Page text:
Many moons back I used to have a corny line that I would, it shames me to admit, trot out every now and again. “I put the Mark in marketing”. I was joking but then one night, over too many glasses of wine, my good friend and highly talented advertising man, Mark Fiddes decided we should use this idea to start a new agency staffed entirely by people called Mark. We started to go through all the Mark’s we knew and admired in the industry and quite quickly came to the conclusion we could field a great team. The more we talked about it the more we convinced ourselves this was a brilliant idea. It was distinctive, everyone would hear about it, we could have endless fun with the idea – ‘Top Marks’, ‘Advertising that always hits the Mark’, ‘MARKeting that cuts through’. Anyone calling the agency would be greeted with “Hi, you’re through to Marks, which Mark would you like to speak to?”. In pitches we would say “Mark is going to take you through the overall strategy for the campaign, then Mark will share the creative work and finally Mark will explain how we want to execute the idea in media and brand activation”. Hilarious. One obvious flaw, not a lot of diversity, so we decided that anyone else we wanted to bring on board, male or female, would have to change their name to Mark. Amazingly the idea never went any further.
So, forget the Mark in marketing, what about the market? Who puts the market in marketing thinking? Let me explain. Even with the best marketing in the world you can still experience catastrophic sales decline, even brand oblivion, if you get the market wrong. It’s not that hard to look back and see where and to whom this happened – if you are of a certain age. No-one under the age of 30 years old will remember Kodak, Motorola, Toshiba, Tie-rack, HMV. They will know about IBM but as a diversified software business not as the titan of computers. Not all these businesses/brands had great marketing, some did, some didn’t need to such was their grip on the market.
Kodak is the saddest case study. In the 1980’s Kodak were a massive global business with a brand name as well-known as Coca Cola. They employed hundreds of thousand people, had revenues well over $10 billion a year with 80% plus market share of both the film and camera market and a strong photo-copier business (not as big as Xerox and who remembers them now?). What happened – the market changed, it went digital. In 2012 Kodak filed for bankruptcy. If you judge marketing by advertising and promotions Kodak was pretty good. If you judge marketing the old-fashioned way, access to market, Kodak was outstanding. They had the best sales people and as near as makes no difference 100% distribution in any outlet worldwide that even thought about selling film (for the youngsters, that is what we used to put in cameras). Did they fail to see digital coming? No they didn’t, they under-estimated it, both the speed at which it would happen and the impact it would have on cameras (and eventually phones). Kodak had digital-imaging patents worth $3 billion it had to sell off to buy more time. If you don’t read the market – ideally lead the market – then no amount of marketing will help you.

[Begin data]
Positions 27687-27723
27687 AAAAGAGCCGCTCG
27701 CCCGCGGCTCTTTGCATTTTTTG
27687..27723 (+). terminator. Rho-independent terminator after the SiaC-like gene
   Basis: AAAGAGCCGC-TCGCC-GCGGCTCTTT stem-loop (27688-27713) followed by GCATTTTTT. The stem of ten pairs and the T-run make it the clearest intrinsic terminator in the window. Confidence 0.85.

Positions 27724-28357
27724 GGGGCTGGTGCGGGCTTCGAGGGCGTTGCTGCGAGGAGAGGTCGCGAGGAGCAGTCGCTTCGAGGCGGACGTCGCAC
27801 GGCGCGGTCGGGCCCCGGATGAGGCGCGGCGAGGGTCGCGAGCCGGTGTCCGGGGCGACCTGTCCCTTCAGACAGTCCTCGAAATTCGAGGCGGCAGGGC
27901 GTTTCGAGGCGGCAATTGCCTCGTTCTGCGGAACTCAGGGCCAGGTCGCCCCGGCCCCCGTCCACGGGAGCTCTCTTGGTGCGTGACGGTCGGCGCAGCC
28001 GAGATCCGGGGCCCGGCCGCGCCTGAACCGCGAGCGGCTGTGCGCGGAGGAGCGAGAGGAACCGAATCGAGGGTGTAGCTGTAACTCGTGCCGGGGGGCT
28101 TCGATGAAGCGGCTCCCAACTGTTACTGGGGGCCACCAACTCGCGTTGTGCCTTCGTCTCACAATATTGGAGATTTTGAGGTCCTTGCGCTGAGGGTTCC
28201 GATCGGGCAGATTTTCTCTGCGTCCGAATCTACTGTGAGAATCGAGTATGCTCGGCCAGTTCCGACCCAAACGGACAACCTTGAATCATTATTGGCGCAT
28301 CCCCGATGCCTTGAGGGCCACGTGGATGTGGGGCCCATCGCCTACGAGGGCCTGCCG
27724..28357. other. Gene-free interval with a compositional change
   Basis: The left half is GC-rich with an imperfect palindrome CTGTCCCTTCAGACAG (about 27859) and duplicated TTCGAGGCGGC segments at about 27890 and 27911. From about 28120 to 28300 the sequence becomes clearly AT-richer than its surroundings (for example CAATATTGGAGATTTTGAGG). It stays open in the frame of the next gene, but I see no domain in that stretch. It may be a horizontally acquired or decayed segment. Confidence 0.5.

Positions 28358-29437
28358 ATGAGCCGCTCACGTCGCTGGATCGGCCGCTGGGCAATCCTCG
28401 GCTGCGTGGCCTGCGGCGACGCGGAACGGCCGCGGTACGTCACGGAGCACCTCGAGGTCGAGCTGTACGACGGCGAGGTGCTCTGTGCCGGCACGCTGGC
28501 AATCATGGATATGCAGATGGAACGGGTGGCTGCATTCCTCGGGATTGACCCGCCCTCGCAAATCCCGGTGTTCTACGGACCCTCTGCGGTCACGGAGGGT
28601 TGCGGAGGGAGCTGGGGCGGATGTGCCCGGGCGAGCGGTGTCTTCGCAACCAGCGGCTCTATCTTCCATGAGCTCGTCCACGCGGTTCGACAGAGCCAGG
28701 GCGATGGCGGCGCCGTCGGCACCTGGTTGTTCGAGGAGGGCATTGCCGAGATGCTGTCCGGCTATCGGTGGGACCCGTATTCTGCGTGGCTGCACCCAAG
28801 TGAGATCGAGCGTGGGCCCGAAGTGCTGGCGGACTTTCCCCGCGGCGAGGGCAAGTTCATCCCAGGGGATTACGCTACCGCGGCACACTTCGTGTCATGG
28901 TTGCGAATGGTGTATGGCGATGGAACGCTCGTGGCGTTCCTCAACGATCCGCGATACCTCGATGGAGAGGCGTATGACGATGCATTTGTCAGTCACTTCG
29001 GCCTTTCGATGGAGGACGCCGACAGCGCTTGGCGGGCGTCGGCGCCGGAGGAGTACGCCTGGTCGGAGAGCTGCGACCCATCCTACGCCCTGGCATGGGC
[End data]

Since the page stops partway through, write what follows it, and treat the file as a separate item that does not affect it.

If you are old enough you can easily look back and see who failed to read the market. You can recall incredibly well known brands that died off because the market moved away from them. No-one could ever imagine that IBM or Kodak or Nokia would ever drop off the radar but I guess we all know that changes in technology are hard to assess. But that doesn’t explain Blockbuster, Tie-rack, Watney’s, HMV – they were not technology businesses per se and though technology played a hand in some cases it was not technology that was hard to acquire. In the case of Watney’s or Tie-rack they just failed to see how the market was changing but they must have known. Levi’s very nearly made the same mistake. I remember meeting the CEO of Levi’s Europe, an American. They were a client and he and I were about the same age. He was not as enthusiastic as his more junior colleagues about the work we were about to do for them, some ethnographic research among young opinion leaders in Paris, London and Milan. I pointed out to him the problem they had to tackle “You and I are well into our 40’s and we’re both wearing Levis because we think they are cool – that ‘ the problem, we’re not cool, they are, and they’re not wearing Levis because we are.”